I thought about using the image of the atomic blast for this article, but chose not to. However, it probably would have been more relevant to this article than the previous since this one will actually talk about "fallout." But, I'm getting ahead of myself.
First of all, this group now seems to have adopted a name (finally). They call themselves the "Golden Bears," or so I was told in a chat session the other day during the Colorado game. These "Golden Bears," according to one poster who was using the name DOUG, were going to be "exercising some of their options" during the upcoming week before homecoming. He would not elaborate, but it may have already started.
There was an interesting post put up on the "Football Message Board" located elsewhere on this site, by a poster who used the name of "tireddad" and purported to be the parent of one of the players. He talked about division on the team, widespread marijuana use . . . I suppose that is when the "red flag" went up. You know, it's entirely possible that the poster is the parent of a player, but it is also entirely probable that he is one of these "Golden Bears" who decided to use a little "mis-information" for the cause. I mean, at least one of their members has proven his relationship of being much less than honest, so if your think the group is without it's representatives who would lie, misinform, or do anything in order to "help the cause" then you only need to look individually to know better.
In any event, Baylor athletes are tested more for drug use than any other school in the Big 12. Not only do they have the prescribed and mandated testing by the NCAA, but they also have prescribed and mandated testing by Baylor University. Now, maybe it's because we are Baylor, and maybe it is also because a few years ago we had some issues where arrests were made, shots were fired, more arrests were made, and where student athletes were expelled. But, for whatever the reasons, Baylor is well tested. To make a statement to the contrary is either totally misinformed, or being creative.
There have also been comments made, mostly by annonymous internet posters, that the players have quit. To that end, I only have two questions. First of all, name them. I mean if there are players who have quit, they should be easily pointed out. Then secondly, I watched the last three minutes of the Kansas game. I didn't see any quit. I don't think Kansas saw any quit. Where were all the quitters? Did Aaron Karas quit? Did Robert Quiroga quit? Did Chedrick Ricks quit? Did the defensive front quit? Did the linebackers quit? Did the secondary quit? Did Reggie Newhouse quit? Did Daniel Andino quit? Even this last game, a game lost 34-0, which was the halftime score. Now, I look at that, and I feel that if you are going toe-to-toe for three quarters and it is 0-0 or 7-0, and then you lose it 28-0 or 28-7, then you might have a case for players quitting. However, if a team can go out and hold a Top 25 Team scoreless in the second half, that is not quitting. At least, in my way of looking at things it is not.
But now, more to the point, the fallout. No matter what the cause, no matter what the events, there is always fallout.I would use collateral damage, but that was talking about the innocents - now we are talking about the participants. Some won't like this illustration, but when somebody has a bomb strapped to their ribs and walks into a crowded restaurant, they also suffer the consequences. They may get their point across, and they may make someone believe in their cause, but they've also committed suicide.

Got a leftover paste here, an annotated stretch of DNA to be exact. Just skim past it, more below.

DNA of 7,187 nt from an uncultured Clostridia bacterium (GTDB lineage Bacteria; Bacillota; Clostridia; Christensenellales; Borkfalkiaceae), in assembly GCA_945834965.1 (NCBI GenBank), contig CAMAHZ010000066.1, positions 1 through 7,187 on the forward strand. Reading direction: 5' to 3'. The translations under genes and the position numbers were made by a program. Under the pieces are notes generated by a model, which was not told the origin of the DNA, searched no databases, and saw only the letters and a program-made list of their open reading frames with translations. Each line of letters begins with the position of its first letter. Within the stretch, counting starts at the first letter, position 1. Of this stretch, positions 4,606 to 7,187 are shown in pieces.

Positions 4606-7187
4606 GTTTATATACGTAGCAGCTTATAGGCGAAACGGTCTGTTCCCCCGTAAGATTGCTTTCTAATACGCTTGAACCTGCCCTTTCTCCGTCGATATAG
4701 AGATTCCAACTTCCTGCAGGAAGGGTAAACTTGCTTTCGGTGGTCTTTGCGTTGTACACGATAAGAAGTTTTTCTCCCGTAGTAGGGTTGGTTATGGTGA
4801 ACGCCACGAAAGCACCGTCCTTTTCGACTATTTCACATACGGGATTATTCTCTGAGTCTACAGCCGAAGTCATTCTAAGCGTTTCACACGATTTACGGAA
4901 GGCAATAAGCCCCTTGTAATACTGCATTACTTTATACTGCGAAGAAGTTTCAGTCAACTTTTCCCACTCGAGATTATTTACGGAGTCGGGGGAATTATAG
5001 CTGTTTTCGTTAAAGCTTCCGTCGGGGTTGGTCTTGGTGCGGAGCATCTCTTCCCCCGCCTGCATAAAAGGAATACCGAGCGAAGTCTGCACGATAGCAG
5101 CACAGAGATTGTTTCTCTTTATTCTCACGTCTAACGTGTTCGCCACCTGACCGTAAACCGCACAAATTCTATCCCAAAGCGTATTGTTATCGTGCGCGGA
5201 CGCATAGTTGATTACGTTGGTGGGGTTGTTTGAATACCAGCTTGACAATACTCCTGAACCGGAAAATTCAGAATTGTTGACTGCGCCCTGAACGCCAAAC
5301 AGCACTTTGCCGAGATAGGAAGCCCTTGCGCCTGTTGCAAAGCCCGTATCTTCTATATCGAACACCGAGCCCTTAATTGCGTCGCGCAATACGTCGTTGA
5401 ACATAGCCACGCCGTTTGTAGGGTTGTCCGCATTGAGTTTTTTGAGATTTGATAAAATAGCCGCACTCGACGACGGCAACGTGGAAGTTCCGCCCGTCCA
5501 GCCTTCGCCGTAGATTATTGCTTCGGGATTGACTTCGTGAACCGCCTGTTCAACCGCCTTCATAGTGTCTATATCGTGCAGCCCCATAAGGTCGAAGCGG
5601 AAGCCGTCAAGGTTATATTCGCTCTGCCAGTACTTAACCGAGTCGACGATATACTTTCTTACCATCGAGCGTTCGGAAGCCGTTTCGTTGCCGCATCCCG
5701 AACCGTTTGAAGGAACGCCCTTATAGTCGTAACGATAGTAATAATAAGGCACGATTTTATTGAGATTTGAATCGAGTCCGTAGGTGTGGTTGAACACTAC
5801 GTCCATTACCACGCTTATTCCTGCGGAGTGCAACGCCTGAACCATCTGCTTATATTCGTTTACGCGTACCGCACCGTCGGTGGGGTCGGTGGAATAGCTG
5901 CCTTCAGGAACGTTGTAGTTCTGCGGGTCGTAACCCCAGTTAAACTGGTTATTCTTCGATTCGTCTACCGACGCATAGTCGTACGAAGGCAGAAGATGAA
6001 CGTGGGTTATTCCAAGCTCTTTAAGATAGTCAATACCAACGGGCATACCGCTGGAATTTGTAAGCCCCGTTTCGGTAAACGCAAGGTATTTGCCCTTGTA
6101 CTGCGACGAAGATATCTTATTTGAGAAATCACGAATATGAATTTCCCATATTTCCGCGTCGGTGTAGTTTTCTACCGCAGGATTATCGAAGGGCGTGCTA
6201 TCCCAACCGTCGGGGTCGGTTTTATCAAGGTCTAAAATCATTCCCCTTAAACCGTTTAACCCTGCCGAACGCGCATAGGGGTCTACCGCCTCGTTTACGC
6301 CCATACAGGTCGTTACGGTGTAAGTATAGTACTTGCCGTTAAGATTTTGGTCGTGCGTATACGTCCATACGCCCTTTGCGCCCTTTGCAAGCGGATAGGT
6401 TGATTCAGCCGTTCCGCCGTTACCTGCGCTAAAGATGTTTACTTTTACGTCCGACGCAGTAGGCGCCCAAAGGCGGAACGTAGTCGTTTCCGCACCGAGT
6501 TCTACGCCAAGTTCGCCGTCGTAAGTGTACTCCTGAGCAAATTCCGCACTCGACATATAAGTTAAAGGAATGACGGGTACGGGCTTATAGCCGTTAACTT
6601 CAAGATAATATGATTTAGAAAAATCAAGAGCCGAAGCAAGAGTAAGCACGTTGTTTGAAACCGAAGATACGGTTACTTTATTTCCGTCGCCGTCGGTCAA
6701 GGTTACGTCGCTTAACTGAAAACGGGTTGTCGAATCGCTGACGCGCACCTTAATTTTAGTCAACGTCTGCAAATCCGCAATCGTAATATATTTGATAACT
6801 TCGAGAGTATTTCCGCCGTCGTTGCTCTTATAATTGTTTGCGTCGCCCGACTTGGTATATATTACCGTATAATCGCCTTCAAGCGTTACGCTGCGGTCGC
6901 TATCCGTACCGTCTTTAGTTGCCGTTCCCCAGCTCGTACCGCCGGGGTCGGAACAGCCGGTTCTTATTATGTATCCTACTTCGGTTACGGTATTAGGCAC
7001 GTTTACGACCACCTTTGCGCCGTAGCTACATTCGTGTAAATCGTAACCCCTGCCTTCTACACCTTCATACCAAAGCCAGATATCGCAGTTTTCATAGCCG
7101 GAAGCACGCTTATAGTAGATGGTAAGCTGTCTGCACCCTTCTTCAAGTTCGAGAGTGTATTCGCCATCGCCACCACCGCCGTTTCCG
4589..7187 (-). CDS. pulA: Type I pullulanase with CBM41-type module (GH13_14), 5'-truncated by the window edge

That's going to be the case here. Some of these people have put their names on the line. Some are very well known, and no matter what they have been known for in the past, whether on the gridiron or through building Baylor, now they will be known for "how they attempted to bring her down to her knees." It really doesn't matter if they are successful in their attempts, or not - the truth is that only among their own will they be appreciated, and soon they will discover just how small that group is.
I keep saying "if they are successful." There is no guarantee they will get their way, even after the events of the next few days. Then, if they do get their way, the only way they seem to think they can rectify the harm is to bring in a new "name" coach. However, the things they are doing right now, and the way they are doing them could be their own biggest stumbling block. I will go in to that in tomorrow's article. It is entitled, "Who'll work for a school who's fans rule?"
However, there is a bigger question that is going to be answered one way or another, very soon. Is this group of fans, who actually represent a small number on the scale that is Baylor University, going to be able to force decisions by the administration? Are a few people going to be able to dictate change to the decision makers? If successful, will they stop? Or will they find something else they don't like? You know, at least one has said that he would rather see Baylor "open up" and have alcohol on campus, and would like to see athletic programs that would cheat if they have to in order to win, and readily bring up Oklahoma, Texas A&M, SMU, and others who were able to do it "their way" and win. Who knows, maybe some group will form later on and want to change things like that. I guess we're fixing to find out.